I think they would support whatever decision I had. I ultimately did do one year of my degree, but I turned down one of the best courses in England. I was just so drawn to snowboarding. I think my parents are happy. I used to travel around the world and call them from all different places and they thought it was so cool that their daughter was so independent at a young age. I think they just wanted me to be happy and if I was, then they would support any decision. They’ve never seen me snowboarding; like if they talk about halfpipe they’ll talk about “the tube” they’ll talk about it in the bystander lingo. If I send them photos of me snowboarding they’ll be like “You’re not wearing a helmet!” or “You could fall on the cement!”
No regard for safety. Photo: Neil Dacosta
So was your goal to go pro at snowboarding?
I just wanted to snowboard. For me it changed by life so much. When I was younger I was always into sports, I used to play hockey and I swam. Whatever I got into I really got into and I just wanted to be good at it. I just wanted to travel and it seemed like a really good way to do that. I wasn’t like a formulated decision. It was just the people I gravitated to were doing it. It was cool to get hooked up and get free stuff cause it made it easier to keep doing it, but I just wanted to keep living the lifestyle. Traveling and getting better at what I loved doing. Be involved and give back to it.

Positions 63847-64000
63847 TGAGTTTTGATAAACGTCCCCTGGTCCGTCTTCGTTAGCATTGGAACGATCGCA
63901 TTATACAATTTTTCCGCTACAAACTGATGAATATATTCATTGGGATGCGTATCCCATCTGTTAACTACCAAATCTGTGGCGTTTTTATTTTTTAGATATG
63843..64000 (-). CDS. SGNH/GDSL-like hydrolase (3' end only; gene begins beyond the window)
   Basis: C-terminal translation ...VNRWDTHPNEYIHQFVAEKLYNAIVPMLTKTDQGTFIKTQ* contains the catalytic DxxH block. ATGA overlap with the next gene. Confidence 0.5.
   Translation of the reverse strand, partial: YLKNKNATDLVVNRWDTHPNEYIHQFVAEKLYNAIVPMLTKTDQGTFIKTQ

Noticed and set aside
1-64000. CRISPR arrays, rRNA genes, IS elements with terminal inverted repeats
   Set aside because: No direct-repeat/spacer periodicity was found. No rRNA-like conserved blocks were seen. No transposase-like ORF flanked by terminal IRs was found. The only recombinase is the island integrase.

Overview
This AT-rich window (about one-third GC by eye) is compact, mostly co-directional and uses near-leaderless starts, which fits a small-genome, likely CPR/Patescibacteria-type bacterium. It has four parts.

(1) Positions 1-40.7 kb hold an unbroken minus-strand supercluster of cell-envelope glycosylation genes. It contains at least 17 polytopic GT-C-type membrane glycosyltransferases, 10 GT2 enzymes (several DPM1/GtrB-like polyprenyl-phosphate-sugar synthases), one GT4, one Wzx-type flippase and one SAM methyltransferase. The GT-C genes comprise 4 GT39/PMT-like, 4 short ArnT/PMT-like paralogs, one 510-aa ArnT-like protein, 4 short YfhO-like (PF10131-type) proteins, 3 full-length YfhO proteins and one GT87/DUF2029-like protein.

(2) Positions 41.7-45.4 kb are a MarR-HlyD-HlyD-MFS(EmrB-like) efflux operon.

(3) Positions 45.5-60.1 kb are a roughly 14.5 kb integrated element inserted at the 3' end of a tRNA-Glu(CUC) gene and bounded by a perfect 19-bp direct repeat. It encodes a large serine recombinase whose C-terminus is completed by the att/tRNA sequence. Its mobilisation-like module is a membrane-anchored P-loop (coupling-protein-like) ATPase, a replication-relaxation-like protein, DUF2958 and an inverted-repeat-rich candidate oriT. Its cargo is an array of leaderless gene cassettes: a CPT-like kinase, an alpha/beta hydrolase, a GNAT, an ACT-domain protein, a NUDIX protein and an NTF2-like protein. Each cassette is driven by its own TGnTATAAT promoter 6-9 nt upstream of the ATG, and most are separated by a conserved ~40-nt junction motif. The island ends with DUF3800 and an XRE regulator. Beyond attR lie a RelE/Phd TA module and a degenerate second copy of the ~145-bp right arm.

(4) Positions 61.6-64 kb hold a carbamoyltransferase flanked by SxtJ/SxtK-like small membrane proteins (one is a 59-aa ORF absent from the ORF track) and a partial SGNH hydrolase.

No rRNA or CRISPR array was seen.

Are you still on that track, or have you given up on “living the life?”